An investigation into the influence of cross-cultural differences in self-consistency and desirability on well-being and posttraumatic psychological adjustment.

Gage, Emily (2013) An investigation into the influence of cross-cultural differences in self-consistency and desirability on well-being and posttraumatic psychological adjustment. Doctoral thesis, University of East Anglia.

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Abstract

Objectives: The self (content and structure) has been shown to play a major role in
psychological processes involved in well-being and universal disorders, including depression,
anxiety and posttraumatic stress disorder (PTSD). However, many theories of such disorders
give little consideration to research demonstrating an influence of culture on the self.
Furthermore, while research has considered self-concept structure (i.e., self-consistency),
self-concept content has been given less attention. The objectives of the current study were to
investigate the influence of cross-cultural differences in self-concept structure and content on
well-being (Study 1a) and posttraumatic psychological adjustment (Study 1b).
Design: A two-group (British vs. East Asian) quantitative cross-sectional design was used.
Participants (172 British, 122 East Asian) in Study 1a completed self-report measures
assessing self-consistency and well-being. Of the participants in Study 1a, 83 British and 41
East Asian had experienced a traumatic event and thus also took part in Study 1b. In Study 1b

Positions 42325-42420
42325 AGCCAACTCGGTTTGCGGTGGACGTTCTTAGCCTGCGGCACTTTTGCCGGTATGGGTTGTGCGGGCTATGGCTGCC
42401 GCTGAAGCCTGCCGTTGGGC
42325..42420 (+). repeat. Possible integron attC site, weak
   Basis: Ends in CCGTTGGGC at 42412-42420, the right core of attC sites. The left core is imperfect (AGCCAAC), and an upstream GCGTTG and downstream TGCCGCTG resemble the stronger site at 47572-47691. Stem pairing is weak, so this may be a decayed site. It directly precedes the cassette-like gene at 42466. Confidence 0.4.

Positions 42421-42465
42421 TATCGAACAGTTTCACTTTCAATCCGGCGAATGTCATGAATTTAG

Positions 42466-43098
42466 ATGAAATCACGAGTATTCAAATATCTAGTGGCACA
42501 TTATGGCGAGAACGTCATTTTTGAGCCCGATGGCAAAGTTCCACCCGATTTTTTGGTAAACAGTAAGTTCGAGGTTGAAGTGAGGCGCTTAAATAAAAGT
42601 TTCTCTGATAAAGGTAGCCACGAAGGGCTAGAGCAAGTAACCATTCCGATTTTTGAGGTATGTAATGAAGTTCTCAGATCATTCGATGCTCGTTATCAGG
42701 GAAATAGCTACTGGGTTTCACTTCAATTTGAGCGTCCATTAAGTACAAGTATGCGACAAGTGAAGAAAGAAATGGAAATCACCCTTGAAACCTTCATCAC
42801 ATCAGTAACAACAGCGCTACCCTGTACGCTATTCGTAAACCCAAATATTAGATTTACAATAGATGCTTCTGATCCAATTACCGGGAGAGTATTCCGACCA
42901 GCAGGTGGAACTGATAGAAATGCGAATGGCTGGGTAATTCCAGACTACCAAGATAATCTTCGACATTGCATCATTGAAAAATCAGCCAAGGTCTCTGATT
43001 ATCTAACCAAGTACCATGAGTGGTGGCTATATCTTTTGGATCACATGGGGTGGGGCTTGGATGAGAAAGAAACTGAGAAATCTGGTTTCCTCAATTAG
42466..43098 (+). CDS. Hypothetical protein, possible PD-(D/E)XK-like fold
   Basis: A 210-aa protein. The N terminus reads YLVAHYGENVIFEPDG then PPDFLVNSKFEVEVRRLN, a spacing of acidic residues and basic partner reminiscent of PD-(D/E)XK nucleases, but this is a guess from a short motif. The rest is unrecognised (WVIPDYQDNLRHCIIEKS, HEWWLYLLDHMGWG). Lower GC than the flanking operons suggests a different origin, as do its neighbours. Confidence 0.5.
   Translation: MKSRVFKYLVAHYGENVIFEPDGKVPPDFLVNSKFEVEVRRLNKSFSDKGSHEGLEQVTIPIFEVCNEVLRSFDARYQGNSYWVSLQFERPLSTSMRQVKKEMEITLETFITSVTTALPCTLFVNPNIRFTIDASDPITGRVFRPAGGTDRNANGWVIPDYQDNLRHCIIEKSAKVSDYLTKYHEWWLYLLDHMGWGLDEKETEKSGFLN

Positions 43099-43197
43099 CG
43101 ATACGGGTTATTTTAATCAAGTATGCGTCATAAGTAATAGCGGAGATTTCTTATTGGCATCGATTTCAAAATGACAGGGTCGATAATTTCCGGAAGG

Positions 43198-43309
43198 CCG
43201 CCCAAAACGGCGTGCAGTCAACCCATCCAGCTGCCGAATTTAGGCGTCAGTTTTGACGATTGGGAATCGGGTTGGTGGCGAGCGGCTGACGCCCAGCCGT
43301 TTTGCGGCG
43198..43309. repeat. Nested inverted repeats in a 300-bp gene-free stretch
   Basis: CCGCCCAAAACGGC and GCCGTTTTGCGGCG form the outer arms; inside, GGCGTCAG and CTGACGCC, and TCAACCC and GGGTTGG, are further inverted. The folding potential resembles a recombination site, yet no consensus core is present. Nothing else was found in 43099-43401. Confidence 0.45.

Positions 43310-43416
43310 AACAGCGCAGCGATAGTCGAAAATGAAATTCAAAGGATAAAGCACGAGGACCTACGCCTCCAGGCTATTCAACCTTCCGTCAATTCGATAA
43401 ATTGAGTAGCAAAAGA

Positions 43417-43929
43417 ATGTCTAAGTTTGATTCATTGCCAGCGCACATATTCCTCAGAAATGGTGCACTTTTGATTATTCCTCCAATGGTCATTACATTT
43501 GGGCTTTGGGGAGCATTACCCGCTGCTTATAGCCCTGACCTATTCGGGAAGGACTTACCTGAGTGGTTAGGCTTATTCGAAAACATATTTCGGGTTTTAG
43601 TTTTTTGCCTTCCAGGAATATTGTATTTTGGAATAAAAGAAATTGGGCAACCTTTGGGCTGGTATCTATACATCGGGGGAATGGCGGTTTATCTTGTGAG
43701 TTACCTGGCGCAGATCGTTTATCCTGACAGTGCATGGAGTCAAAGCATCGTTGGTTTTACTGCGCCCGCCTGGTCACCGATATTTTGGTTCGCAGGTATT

participants completed measures assessing trauma-centrality and PTSD symptoms.
Results: British participants showed greater overall self-consistency. When investigating
content (i.e., desirability of characteristics) British participants showed greater desirable types
of consistency. In contrast, East Asian participants showed greater undesirable types of selfconsistency.
Significant relationships were found for both cultural groups between selfconsistency
and well-being. Specifically, consistency to undesirable characteristics was found
to significantly correlate with lower levels of well-being (Study 1a). Relationships between
self-concept (structure and content) and posttraumatic psychological adjustment were less
clear (Study 1b).
Conclusions: This study highlights the complex relationship between self-concept and wellbeing
and emphasises the importance of structure and content. It also draws attention to the
influence of culture. Further research is required to make firm conclusions in relation to
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PTSD. This study further supports the cross-cultural consideration of well-being and PTSD, highlighting the importance of future investigation when considering culturally appropriate models and interventions.

Item Type: Thesis (Doctoral)
Faculty \ School: Faculty of Medicine and Health Sciences > Norwich Medical School
Depositing User: Mia Reeves
Date Deposited: 12 Mar 2014 14:27
Last Modified: 12 Mar 2014 14:27
URI: https://ueaeprints.uea.ac.uk/id/eprint/48111
DOI:

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